Jan 242013
 

Wilson CoverThree Essays on Anarchism by Charlotte Wilson. Introduction and biographical note by Nicolas Walter. First published as separate essays in 1886. Compiled and published in 1979 by  Cienfuegos Press, Over the Water, Sanday, Orkney, KW172BL This eBook (Kindle) edition published 2013 by ChristieBooks, PO Box 35, Hastings, East Sussex, TN341ZS. ISBN 978-0-904564-26-6

UK : £1.30p ; USA : $2.07 ; Germany : €1,54 ; France€1,54 ; Spain€1,54 ; Italy : €1,54 ; Japan : ¥ 180 ; Canada : CDN$ 1.98 ; Brazil : R$ 4,08

 Charlotte Wilson was the principal founder of Freedom Press, and the first editor of the anarchist newspaper Freedom, in 1886. She had been writing about anarchism in the socialist press since 1884, and like the work of her better-known contemporary Peter Kropotkin, whom she invited to England to join the Freedom group, her anarchist writings are scholarly, original, thoughtful and clear.

This volume of three essays, edited by the late Nicolas Walter, is an important addition to the body of anarchist works originating from the turn of the century period that boasts such thinkers as Kropotkin, Elisée Reclus, etc. In it Wilson, thoughtfully and clearly rephrases some key ideas about authority, property, work, etc. Charlotte Wilson was an important figure in introducing anarchist-communist ideas to a British audience. Together with Peter Kropotkin she founded Freedom in 1886 – and was its primary editor and publisher for over eight years. She was also involved in establishing anarchist discussion groups in London and encouraging other local groups, and was an active lecturer and debater. Interestingly, she was the model for characters in a number of political novels, including A Girl Among the Anarchists and John Henry Mackay’s The Anarchists where she is most commonly described as a “little woman dressed becomingly in black.”

Freedom-office1

Freedom Press

The highly publicised trials of the French anarchists (including Kropotkin) in 1883 seemed to be the catalyst for Wilson’s acceptance of both Socialism and Anarchism as her own ideology. Active, initially, within the sphere of middle class intellectuals in the reformist Fabian Society, she finally split from them when they opted for the parliamentary path. Her “anarchist faction” within the Fabians, which fellow member George Bernard Shaw called a “sort of influenza of Anarchism which soon spread through the society,” proved enduring, and when Kropotkin was released from prison in 1886, Wilson invited him to come to Britain to join the “circle of English anarchists” that had formed the previous year. Once they had split from the Fabian Society the group then launched an anarchist paper, and so began Freedom and the Freedom Press, which attracted such contributors as Jean Grave, Louise Michel, Dyer D. Lum, and Errico Malatesta.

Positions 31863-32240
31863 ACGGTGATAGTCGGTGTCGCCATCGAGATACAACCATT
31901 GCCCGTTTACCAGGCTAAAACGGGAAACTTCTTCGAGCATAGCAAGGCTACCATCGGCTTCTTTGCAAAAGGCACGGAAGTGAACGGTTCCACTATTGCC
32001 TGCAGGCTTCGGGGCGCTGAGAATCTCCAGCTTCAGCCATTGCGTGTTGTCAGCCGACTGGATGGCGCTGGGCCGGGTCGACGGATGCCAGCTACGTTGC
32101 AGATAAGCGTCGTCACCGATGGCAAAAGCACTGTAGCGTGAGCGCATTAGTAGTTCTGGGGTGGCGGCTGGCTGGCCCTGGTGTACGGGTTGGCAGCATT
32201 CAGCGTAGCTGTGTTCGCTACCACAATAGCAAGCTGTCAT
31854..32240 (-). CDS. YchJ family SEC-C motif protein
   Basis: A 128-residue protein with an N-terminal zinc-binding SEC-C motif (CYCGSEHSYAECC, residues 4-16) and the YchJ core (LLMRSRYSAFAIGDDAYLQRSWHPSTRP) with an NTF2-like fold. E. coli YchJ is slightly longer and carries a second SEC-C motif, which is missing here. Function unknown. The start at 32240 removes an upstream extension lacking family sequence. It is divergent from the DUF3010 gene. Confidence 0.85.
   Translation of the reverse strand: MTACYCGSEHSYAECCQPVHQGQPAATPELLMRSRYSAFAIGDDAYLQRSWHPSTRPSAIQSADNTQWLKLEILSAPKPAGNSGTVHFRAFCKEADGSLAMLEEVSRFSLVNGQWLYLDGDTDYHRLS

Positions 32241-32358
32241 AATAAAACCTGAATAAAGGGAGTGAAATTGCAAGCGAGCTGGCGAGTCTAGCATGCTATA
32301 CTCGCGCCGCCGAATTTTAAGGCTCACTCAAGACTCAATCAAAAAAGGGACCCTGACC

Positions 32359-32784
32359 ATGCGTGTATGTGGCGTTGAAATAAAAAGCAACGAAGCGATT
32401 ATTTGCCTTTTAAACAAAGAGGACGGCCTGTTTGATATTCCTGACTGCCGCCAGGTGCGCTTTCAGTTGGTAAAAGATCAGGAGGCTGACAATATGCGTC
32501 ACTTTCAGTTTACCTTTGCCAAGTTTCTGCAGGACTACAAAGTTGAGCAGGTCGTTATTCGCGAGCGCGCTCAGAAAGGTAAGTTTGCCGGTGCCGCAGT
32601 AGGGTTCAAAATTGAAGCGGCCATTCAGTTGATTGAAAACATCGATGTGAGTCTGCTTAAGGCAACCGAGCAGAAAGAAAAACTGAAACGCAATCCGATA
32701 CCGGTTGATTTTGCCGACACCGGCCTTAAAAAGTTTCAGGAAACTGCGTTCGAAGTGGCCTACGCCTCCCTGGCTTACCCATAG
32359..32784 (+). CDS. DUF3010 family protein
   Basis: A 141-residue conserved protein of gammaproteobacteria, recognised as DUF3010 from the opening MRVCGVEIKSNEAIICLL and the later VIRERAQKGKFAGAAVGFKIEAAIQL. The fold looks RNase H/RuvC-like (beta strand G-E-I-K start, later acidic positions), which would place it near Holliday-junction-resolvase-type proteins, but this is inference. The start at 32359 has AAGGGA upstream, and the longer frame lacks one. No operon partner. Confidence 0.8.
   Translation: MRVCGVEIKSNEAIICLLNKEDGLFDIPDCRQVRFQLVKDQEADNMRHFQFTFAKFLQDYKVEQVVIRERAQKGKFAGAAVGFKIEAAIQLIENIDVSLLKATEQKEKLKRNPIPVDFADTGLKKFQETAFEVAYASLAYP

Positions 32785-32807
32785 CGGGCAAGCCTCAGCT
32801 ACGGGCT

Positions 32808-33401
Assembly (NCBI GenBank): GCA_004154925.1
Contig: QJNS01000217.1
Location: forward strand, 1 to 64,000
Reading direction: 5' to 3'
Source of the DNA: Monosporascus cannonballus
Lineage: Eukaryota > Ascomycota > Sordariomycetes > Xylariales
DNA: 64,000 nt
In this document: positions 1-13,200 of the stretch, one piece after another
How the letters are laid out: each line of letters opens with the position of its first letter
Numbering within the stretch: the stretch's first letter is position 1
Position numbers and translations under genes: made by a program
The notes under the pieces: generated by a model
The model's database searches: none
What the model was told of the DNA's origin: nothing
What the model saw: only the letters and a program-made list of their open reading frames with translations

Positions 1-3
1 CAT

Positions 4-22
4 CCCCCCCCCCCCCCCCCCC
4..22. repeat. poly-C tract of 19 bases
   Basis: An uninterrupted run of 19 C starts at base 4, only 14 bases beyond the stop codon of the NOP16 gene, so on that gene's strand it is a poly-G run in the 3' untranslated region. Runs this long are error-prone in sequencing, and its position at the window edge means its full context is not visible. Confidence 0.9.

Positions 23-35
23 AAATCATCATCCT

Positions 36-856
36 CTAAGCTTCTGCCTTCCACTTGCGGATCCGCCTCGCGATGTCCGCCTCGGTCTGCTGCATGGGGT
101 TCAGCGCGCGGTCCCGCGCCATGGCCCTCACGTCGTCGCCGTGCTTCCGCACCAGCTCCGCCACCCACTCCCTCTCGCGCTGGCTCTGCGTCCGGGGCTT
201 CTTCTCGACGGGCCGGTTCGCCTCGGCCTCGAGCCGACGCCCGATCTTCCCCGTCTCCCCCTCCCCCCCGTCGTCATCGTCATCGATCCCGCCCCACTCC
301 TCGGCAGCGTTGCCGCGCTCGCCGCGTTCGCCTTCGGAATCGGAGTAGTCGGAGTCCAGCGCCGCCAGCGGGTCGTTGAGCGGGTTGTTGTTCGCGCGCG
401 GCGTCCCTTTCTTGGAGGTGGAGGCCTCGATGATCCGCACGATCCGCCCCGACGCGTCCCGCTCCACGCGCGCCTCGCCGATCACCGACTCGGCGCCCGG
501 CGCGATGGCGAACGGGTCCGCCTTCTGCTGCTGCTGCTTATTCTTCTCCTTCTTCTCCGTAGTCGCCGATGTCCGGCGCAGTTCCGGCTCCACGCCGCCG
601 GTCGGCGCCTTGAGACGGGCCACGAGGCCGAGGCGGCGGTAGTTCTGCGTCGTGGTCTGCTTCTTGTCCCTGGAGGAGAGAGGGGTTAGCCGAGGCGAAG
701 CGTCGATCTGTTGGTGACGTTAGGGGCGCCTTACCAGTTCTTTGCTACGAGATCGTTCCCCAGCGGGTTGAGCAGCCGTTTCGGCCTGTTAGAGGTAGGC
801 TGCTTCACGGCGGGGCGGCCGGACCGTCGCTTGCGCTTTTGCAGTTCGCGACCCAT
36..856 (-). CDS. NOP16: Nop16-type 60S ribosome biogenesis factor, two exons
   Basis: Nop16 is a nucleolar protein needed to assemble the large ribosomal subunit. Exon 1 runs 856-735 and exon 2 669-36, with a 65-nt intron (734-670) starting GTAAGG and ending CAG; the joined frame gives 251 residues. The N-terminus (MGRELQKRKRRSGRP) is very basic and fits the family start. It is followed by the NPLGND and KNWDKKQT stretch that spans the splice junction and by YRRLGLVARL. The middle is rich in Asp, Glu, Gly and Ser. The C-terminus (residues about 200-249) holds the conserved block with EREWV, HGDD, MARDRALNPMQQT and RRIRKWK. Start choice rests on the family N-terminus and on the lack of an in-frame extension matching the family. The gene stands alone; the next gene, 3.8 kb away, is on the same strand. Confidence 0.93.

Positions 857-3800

For Wilson, anarchism was a specific tenet within Socialism that fell opposite the ‘collectivist’ Socialist viewpoint: a State Socialism that “supports a strong central administration.” Her essay ‘What Socialism Is’ makes the anarchist argument by stressing the “individual as well as social, internal as well as external” context in which radical change must occur.

Unique in her analysis is the emphasis on the psychological aspects of oppression as well as the material. The “inward attitude of slavish adoration” towards authority is one way this is manifested, which she elaborates on in ‘Anarchism’: “After the annihilation of the oppressive institutions of the present, what social forces and social conditions will remain, and how are they likely to be modified and developed?” putting emphasis again on the psychology of power and the importance of social pressures in the development of individuals and society. Similarly, she acknowledges public opinion, the “common moral sense of [human] kind” in its ideal form, as a powerful social pressure which will have to be utilized in favour of positive social change: “For a radical change must have come over opinion as to the nature of property and public duty before the Revolution can succeed.”

What stands out in these essays is her firm belief in humanity’s need to break free from oppression: “Freedom is the necessary preliminary to any true and equal human association.” “The vitiation of social life is produced by the domination of man by man. The spirit of domination is the disintegrating element which constantly tending to break up society, is the fundamental cause of confusion and disorder.”

Convinced that we already have the capabilities to live free from authority – found in the fraternity of social bonds – Charlotte Wilson said that anarchism was “not a Utopian dream of the future, but a faith for the present,” in that its humble first aim “is to assert and make good the dignity of the individual human being.” Yet, “Its one purpose is by direct personal action to bring about a revolution in every department of human existence, social, political and economic. Every man owes it to himself and to his fellows to be free.”

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